More public colleges, universities needed to ensure no qualified student denied access to higher education

Wong (fourth left) with SUPP members at the mobile service centre.

SIBU, Oct 1: More public colleges and universities needed to be set up in Malaysia including Sarawak to broaden access to higher education for bright students, given that an alleged 10,000 high scorers were rejected every year due to limited space.

Raising this issue, Sarawak United People’ Party (SUPP) Dudong Branch chairman Wong Ching Yong pointed out that Malaysia should emulate countries like New Zealand and Australia, which have lower population compared to Malaysia but sufficient higher education institutions to meet the education needs of prospective students.

“Take New Zealand for example, their population is only five million (compared to Malaysia’s 34 million), but there are eight universities and 16 polytechnics. Australia’s population is only 26 million, but there are 43 universities.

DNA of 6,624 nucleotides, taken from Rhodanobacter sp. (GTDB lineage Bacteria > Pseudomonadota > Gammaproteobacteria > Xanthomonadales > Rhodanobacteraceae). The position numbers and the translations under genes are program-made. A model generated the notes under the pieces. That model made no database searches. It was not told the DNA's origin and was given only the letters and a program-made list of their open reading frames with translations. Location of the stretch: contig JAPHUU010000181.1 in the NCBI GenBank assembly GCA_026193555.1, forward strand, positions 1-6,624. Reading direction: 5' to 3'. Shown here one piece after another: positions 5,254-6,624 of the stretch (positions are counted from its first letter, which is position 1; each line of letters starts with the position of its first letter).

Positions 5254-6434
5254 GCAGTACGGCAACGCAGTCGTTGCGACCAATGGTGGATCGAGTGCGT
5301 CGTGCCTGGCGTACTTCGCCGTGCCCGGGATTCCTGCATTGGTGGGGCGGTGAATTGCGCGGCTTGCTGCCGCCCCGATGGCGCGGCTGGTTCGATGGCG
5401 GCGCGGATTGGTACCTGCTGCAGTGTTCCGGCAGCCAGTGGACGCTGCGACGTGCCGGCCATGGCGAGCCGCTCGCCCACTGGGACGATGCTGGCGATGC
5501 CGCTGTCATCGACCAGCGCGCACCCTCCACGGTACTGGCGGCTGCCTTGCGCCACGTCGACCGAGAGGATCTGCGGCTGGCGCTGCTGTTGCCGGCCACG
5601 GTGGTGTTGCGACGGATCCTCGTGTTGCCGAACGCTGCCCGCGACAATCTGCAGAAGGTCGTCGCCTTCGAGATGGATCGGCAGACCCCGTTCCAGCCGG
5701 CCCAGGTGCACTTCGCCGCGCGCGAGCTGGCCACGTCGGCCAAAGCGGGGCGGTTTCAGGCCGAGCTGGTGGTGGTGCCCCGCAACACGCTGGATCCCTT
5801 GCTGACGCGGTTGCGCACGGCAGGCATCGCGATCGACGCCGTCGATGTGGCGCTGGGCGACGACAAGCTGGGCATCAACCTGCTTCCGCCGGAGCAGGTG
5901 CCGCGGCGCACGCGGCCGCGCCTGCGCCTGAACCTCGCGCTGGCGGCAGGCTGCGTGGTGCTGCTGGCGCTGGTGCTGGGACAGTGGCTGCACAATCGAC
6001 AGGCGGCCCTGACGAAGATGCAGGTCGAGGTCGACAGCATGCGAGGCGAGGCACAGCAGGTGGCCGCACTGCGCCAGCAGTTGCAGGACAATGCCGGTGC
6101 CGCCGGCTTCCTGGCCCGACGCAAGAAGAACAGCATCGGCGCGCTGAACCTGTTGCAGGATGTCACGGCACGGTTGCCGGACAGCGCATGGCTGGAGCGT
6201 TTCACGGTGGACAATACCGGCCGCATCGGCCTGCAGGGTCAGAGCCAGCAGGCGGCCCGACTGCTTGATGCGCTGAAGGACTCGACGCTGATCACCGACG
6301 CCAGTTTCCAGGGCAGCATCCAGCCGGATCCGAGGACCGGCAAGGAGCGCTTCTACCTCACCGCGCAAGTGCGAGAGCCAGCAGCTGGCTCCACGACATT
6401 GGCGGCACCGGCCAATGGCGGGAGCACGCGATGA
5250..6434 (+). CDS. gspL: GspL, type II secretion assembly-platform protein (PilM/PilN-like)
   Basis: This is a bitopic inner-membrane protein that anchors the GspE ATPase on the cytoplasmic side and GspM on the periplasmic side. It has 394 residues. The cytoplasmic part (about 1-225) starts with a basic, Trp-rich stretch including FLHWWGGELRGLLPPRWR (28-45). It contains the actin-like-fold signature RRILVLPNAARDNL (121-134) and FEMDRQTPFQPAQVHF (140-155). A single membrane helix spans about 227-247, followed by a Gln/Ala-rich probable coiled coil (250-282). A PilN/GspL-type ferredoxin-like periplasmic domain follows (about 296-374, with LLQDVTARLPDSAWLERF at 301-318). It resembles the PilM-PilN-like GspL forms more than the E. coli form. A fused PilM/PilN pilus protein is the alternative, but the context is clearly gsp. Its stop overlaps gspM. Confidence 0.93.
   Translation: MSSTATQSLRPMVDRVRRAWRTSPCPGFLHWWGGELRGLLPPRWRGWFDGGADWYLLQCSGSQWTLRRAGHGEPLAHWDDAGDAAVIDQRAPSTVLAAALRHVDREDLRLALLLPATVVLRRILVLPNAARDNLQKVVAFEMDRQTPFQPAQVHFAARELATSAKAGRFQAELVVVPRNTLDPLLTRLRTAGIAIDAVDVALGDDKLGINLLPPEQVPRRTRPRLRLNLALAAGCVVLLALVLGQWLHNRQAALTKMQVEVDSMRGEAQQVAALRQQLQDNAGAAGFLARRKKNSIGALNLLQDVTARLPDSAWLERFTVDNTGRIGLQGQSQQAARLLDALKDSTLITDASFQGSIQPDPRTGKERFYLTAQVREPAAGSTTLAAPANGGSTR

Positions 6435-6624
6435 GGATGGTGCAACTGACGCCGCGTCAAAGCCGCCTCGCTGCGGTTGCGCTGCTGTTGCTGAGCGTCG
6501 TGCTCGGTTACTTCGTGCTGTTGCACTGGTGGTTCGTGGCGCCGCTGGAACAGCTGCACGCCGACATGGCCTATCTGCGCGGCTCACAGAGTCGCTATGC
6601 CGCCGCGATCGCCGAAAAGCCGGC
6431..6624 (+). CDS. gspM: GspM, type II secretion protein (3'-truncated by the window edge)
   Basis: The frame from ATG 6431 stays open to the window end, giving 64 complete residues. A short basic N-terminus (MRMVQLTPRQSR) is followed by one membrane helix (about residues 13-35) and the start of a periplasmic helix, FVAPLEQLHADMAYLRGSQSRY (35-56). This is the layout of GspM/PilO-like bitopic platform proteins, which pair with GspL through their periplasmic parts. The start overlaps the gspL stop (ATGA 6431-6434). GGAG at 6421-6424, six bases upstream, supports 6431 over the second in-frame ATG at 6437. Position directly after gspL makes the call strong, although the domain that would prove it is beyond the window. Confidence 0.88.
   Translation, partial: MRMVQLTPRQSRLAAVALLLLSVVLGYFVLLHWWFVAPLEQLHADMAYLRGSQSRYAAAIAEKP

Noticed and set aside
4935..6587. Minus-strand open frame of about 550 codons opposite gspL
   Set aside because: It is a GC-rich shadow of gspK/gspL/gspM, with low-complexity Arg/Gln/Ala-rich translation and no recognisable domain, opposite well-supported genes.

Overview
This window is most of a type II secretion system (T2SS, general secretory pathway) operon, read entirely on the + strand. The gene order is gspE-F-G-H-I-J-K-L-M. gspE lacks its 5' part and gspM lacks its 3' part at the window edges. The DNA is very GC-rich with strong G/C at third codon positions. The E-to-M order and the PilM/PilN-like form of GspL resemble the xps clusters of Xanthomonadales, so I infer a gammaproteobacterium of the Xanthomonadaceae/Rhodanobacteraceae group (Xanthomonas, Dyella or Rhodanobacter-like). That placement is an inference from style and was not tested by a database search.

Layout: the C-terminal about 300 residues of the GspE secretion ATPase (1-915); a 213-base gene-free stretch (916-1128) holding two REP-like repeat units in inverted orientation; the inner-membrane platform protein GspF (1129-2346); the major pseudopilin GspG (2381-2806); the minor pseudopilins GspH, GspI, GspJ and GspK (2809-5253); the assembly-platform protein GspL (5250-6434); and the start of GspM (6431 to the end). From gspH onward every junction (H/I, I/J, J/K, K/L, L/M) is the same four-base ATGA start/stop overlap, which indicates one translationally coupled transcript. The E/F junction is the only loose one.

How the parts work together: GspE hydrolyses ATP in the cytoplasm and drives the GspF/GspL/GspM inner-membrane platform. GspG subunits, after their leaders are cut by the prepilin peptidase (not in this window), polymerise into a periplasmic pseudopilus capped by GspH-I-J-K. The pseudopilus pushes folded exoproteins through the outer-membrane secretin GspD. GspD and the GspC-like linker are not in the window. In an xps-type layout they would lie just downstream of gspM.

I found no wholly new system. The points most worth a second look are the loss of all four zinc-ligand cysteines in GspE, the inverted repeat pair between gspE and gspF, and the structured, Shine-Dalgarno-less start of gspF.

“Private colleges and universities have expensive tuition fees and many from disadvantaged backgrounds will not afford it. Their future will be bleak if they are denied access into public higher learning institutions.

“Malaysia should take the lead from other countries in its efforts to build the country as the centre of Asia Pacific education,” he told reporters at the sideline of SUPP Dudong Branch’s mobile service centre today.

Wong, who is one of the party’s potential candidates for Lanang seat in the upcoming 15th General Election (GE15), also criticised the admission process to Malaysian institutions of higher learning as very opaque and seems to be unfair.

“It is understood that as many as 5,024 excellent students failed to pass the entry requirement to public universities.

“But those who were rejected have the right for an explanation from the Ministry of Education (MOE) which should also reassure them and the interviewers must maintain a neutral and professional demeanour,” he added. — DayakDaily